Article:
alecrein's Theatrhythm Final Fantasy (Nintendo 3DS) review

An Amalgamation of Awesome! V.5

Theatrhythm: Final Fantasy is a Rhythm game based solely on that you should know where you stand with whether you want to purchase this game. Since we have halved our readership let's go ahead and delve into this Anthology/Homage/Rhythm/RPG game.

If you are going to do a Rhythm game based on themes from a Video Game Final Fantasy is a great bet, its catalog is extensive and rich with amazing compositions. Now a lot of people will claim that this genre is dead or dying, I truly believe that we are finally out of the rut of Rhythm and are now seeing innovations in this still fairly new genre.

Theatrhythm is framed inside a familiar premise with Chaos and Cosmos waging war and in between them is the Rhythm and the Rhythm Crystal that must be restored to splendor by you and your chosen party of Final Fantasy Protagonists. To restore the Crystal you must collect Rhythmia Points which are rewarded for doing almost anything in the game.

When you start the game you will only be able to choose Series Mode from there you must pick your party of 4 consisting of any combination of the main characters from Final Fantasy I-XIII. The inclusion of XI and exclusion of XIV is interesting to say the least. After you have chosen your party members you choose the title you want to tackle (such as Final Fantasy VII or X).

Each of the series' are broken into 5 parts: Intro, EMS, FMS, BMS, Outro. The intro and outro songs are usually opening and ending themes from the respective games, these modes are only for you to gain extra Rhythmia points as it only consists of you tapping the bottom screen while notes hit the center of a crystal on the top screen. These are skip-able as they don't reward experience points or items. Depending on the Title you chose the order of EMS, FMS, and BMS can be completely different. Now let's go into each of these modes:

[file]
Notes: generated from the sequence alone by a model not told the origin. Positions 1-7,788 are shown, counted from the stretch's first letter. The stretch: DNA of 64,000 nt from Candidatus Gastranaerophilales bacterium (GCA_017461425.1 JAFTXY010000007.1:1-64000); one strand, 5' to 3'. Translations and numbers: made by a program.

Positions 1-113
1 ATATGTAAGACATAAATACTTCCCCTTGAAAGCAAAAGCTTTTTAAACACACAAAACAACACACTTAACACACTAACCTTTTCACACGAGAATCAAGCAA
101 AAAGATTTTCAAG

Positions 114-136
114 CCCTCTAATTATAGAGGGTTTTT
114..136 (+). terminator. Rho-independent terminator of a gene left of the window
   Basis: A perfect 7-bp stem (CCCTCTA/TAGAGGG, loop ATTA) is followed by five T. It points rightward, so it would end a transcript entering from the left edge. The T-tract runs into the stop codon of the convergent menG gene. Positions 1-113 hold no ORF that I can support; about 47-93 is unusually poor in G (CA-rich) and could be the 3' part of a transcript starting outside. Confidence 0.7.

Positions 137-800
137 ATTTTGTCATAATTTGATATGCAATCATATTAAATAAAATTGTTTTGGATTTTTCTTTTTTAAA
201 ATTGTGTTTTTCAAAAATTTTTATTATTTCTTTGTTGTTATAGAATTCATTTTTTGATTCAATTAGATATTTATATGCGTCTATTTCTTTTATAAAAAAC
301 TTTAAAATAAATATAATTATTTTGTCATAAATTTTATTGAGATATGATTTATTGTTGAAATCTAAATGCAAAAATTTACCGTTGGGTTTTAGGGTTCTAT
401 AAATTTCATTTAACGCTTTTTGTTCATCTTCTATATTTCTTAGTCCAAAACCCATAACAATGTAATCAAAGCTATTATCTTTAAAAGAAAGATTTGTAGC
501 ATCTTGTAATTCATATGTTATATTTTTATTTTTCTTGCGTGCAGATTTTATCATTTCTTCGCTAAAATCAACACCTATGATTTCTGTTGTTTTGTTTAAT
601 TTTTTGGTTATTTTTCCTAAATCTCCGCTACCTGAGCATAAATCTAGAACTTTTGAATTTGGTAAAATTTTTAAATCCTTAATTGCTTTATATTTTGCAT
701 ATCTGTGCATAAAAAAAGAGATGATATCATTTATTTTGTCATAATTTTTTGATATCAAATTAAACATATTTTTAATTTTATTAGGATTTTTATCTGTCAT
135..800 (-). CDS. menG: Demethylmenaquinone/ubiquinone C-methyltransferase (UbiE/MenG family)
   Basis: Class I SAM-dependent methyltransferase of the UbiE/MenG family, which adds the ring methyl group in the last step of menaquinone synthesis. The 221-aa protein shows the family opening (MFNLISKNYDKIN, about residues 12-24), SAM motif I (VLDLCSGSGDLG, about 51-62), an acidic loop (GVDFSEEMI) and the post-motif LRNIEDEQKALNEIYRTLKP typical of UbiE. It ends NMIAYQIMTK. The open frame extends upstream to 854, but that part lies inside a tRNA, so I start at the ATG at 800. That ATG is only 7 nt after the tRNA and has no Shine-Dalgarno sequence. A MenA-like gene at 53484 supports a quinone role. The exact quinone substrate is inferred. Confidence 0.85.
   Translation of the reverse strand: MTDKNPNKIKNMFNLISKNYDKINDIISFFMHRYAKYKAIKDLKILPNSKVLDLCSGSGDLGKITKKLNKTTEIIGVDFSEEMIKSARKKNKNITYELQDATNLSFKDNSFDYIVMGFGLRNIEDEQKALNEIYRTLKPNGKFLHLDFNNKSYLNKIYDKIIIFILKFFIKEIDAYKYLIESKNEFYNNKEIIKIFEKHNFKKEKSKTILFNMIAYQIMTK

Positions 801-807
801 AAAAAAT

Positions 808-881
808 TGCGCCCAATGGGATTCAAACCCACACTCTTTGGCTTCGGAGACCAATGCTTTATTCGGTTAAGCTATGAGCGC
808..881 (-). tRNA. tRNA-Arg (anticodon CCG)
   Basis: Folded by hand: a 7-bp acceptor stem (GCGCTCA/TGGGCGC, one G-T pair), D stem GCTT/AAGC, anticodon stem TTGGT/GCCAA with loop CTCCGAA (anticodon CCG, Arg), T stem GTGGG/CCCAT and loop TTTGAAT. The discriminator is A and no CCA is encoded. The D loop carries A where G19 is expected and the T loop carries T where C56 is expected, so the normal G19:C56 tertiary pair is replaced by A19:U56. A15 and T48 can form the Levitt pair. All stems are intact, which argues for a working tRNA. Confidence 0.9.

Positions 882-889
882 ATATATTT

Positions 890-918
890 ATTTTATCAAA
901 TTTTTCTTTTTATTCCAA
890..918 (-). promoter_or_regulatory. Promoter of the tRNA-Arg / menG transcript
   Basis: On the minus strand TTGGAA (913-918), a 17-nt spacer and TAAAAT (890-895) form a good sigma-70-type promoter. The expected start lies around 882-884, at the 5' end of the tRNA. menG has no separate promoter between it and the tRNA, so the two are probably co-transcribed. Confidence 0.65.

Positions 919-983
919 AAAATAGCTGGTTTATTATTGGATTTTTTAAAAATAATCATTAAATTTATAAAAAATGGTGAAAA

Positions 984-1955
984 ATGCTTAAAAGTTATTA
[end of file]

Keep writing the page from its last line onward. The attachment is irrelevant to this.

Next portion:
EMS (Event Music Stage): An Event (Video of Gameplay or CGI cutscenes) plays on the top screen to the music. These have severely dynamic paths for the notes to land on as the track line shapes randomly on the top screen. Tap, Tap&Hold&Release, and Flick are utilized equally here. This for most will be the hardest type to do. Event section prolongs the song and video, failing will end the stage early.

FMS (Field Music Stage): Your character will walk along a field on the top screen. Tap, Flick are used regularly. Field is the only stage type that requires you move the stylus up and down in line with the track when performing a Tap&Hold&Release. The Event Section turns you into a Chocobo so you sprint farther on the field screen, this allows for higher chance of collecting items. This one will be the easiest for most.

BMS (Battle Music Stage): Just like an old-school final fantasy game this type has four track lines, only one note will come at a time, but differing tracks can confuse the mind. The Event Section of this triggers a summon if you succeed, where all 4 tracks turn into 1 track and allows for a quick kill on the enemy providing you succeed. This is the most fast paced, but only moderate difficulty, this does have the largest spike when doing larger difficulties though.

Once you have completed at least one of the series mode titles you unlock Challenge mode where you can take on individual songs at higher difficulty.

One of the largest gripes right now from critics is that the RPG elements are non-existent or don't add anything, they actually do add a decent bit, but the changes are so minute and gradual that unless you are truly paying attention they can come off as non-existent.

Terms:

Tap - Tap the stylus on the bottom screen

Flick - Tap and flick the stylus across the bottom screen

Tap&Hold&Release - Tap the touch screen hold it down and release to end the note

Track - The line in which the notes appear on

This is an overly extensive review and will be updated regularly with more in-depth explanations.

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    Tapping Our Way Down Memory Lane 0

    We all have our favorites. Whether it's "Aerith's Theme" or "Defiers Of Fate", no other video game series connects on an audible level the way Final Fantasy does. You might hate the gameplay in XII or dislike the voice acting in X, but one constant remains true throughout the twenty five year history of this giant franchise...the music stays with you. Nearly thirteen years after beating Final Fantasy VIII, I can still, on cue, hum the battle victory theme. It only makes sense then, for Square En...

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